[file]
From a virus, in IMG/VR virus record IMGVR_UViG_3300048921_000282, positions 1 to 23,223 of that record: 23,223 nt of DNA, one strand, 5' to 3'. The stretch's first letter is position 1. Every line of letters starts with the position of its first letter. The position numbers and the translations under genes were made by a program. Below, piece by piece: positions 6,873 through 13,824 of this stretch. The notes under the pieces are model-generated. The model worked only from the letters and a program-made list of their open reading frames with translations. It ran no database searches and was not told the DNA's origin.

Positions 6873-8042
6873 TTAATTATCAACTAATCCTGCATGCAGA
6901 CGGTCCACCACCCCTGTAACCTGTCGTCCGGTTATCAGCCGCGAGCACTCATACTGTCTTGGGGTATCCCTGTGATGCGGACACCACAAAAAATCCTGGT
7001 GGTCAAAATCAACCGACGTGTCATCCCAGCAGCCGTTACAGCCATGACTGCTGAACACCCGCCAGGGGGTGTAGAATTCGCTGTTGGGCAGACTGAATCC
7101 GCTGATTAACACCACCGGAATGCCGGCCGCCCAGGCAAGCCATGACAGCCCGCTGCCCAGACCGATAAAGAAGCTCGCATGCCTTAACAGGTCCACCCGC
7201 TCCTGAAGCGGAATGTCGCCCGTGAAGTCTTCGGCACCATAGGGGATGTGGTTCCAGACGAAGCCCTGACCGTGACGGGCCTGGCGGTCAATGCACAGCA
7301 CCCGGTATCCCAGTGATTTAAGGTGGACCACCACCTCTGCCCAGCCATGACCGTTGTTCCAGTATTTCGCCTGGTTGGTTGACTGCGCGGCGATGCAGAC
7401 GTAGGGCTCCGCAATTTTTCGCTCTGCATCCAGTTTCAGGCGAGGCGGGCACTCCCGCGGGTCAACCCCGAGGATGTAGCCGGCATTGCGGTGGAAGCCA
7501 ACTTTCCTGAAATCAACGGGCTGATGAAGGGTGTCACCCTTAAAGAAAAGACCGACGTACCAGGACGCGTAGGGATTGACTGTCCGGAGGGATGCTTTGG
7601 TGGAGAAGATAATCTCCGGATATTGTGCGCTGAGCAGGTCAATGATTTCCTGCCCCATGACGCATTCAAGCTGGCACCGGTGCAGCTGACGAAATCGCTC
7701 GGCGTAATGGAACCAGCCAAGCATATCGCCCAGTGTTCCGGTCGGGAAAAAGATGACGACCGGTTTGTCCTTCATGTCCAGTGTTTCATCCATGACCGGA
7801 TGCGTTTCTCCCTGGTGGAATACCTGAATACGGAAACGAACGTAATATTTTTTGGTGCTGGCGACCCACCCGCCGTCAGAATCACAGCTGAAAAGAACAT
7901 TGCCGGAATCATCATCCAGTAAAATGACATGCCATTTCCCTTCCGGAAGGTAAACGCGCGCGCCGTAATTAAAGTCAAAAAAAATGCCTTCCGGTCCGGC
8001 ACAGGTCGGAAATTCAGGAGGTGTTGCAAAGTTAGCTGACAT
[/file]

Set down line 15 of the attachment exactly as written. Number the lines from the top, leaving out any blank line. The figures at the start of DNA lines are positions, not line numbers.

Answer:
8001 ACAGGTCGGAAATTCAGGAGGTGTTGCAAAGTTAGCTGACAT